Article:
At the time, I pondered the word ‘dream,’ which I associated with fantasy, not ‘reality.’ (Today, I looked up the definition and noted that it does indeed speak to an ‘ambition.’ But, way back then, the Internet had not yet made dictionary definitions instantly accessible.)
Here’s how I responded:
- A series of thoughts, images, and sensations occurring in a person’s mind during sleep.
- A cherished aspiration, ambition, or ideal.
What is my dream job? Stone Mason
Yes, stone mason. You did say dream job. My spine tingles every time I see an old, solid stone wall meandering along the edge of a farm, or surrounding the garden of a historic house. I’m sure I was a stone mason in a recently-passed life.
As a child, I collected stones wherever I went—my mom routinely emptied my pockets before laundering my outfits. I still can’t resist picking up an unusually pretty little rock on a walk. I deem beach glass a valuable treasure. I even designed a custom-built windowseat for our sunroom with glass-topped end tables, under which to display these treasures. These days, my two children add their own found treasures to the collection.
My fascination with stone walls expanded with the novel, The Secret Life of Bees. May’s ‘wailing wall,’ into which she unburdened her grief, captivated my own desires to somehow transform emotion into a concrete, lasting form. Words cemented onto a page; feelings captured in stone.
Human life is transient, but a stone structure stands resolute in defiance of time. I aspire to build a stone wall someday and I dream of an outdoor stone fireplace. But, otherwise, my dream job will remain a fantasy.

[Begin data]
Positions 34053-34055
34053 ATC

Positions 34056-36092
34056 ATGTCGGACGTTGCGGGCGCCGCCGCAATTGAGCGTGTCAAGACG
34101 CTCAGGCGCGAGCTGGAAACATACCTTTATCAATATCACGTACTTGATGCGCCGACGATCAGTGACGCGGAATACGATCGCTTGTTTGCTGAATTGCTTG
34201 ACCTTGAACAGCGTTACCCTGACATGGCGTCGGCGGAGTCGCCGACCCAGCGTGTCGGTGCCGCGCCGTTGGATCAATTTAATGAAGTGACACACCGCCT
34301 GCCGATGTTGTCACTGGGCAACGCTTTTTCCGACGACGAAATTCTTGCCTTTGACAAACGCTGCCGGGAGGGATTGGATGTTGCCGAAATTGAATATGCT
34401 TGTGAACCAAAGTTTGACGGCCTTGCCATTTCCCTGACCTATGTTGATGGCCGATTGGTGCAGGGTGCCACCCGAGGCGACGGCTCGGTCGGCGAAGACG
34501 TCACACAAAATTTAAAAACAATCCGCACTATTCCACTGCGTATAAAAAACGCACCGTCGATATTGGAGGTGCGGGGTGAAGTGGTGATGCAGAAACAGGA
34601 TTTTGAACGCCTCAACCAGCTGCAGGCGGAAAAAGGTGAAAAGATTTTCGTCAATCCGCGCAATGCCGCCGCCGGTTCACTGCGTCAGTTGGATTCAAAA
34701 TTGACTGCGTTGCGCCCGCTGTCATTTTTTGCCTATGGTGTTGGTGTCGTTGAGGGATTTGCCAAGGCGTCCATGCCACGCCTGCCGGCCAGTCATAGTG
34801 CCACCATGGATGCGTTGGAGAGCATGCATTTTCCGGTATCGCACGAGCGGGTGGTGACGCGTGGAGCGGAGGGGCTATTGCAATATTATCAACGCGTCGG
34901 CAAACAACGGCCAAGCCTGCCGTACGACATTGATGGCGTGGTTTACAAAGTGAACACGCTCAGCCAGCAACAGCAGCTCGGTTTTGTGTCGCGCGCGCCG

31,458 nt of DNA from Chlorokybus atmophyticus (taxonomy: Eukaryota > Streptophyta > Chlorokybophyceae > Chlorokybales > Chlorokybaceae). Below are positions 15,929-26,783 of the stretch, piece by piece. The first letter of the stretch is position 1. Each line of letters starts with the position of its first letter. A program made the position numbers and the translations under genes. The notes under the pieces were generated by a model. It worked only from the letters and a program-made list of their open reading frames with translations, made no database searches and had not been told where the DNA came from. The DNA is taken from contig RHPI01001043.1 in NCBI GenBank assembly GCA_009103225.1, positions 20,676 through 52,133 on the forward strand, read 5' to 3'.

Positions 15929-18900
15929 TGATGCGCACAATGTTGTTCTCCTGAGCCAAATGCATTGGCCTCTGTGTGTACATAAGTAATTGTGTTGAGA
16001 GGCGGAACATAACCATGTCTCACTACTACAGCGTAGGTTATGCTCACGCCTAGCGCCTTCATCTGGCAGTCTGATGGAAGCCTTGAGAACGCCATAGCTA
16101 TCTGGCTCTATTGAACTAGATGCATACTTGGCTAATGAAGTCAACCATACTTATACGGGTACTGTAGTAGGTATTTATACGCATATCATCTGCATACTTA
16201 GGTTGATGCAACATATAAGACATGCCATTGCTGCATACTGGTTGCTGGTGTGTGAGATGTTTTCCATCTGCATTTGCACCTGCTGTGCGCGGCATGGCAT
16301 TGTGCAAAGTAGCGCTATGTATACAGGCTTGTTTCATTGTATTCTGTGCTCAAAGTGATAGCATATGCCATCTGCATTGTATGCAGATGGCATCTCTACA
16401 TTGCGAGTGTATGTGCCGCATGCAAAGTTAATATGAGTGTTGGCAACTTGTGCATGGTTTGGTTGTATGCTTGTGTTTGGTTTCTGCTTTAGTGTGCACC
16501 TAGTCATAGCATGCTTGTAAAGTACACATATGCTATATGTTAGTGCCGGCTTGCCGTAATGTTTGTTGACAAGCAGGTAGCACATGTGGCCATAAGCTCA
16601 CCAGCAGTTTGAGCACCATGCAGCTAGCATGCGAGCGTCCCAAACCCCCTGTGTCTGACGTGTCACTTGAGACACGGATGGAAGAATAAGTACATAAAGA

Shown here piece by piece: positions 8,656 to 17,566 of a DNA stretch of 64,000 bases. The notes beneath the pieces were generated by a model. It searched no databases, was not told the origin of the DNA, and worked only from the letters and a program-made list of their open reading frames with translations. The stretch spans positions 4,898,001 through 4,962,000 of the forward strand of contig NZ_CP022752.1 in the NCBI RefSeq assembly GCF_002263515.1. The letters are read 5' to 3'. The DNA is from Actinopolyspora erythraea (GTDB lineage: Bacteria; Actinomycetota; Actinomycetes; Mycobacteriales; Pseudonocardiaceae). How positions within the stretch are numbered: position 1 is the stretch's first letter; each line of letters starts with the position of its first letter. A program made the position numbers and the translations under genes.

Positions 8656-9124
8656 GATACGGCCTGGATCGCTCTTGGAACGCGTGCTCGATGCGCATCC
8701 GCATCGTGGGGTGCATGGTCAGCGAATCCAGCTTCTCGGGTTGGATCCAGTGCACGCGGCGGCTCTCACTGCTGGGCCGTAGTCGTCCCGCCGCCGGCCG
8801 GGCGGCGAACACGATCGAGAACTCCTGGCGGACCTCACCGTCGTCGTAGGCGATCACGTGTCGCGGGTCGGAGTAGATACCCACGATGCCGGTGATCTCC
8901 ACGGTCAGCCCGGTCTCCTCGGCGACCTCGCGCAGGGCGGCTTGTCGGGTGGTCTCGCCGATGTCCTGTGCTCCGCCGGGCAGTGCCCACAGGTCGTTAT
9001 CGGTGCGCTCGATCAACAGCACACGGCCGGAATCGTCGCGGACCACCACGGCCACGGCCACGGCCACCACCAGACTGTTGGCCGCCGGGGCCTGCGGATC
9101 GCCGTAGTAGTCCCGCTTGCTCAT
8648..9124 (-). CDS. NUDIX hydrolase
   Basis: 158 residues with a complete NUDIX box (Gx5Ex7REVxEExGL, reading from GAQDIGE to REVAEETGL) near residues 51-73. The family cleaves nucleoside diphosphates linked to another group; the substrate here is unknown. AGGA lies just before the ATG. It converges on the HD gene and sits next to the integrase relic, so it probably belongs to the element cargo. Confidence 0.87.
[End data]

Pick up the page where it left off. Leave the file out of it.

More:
This past week, I felt burdened by the weight of heavy, stagnant, suffocating energy that has seemed to envelop years, decades, perhaps even lifetimes, of stuck, suppressed emotions. I felt innerwhelmed with pent-up angst, anger, and frustration—impending implosion.
This weekend, still feeling antsy and discombobulated, I nervously fidgeted around the house for as long as I could buttress, before finally settling into tiling a small section of our basement bathroom floor. The position, which required crawling across the cold concrete on my hands and knees, felt fitting.
How to move this stuck energy? All of my inner and outer guidance instructed me to ‘sit with it.’ Easier said than done. First, ‘sitting with it’ feels intensely uncomfortable and requires a significant amount of self-discipline—it definitely requires GRIT to Go Right Into Trepidation; second, I had too damn much shit to do. We’ve been attempting to complete a small, ‘manageable’ renovation project in our modest house…for the last year-and-a-half—with more impediments than I know you have the patience to read about. Suffice to say, our progress has been snail-paced.
So many complications….
GRIT: Go Right Into Trepidation
Aligned with Gravity; GRIT grounds us down, breaking down negative connections.
“When I resolutely face my discomfort, my fear disintegrates—my resistance dissolves.”
PLUCK: Purposeful Luck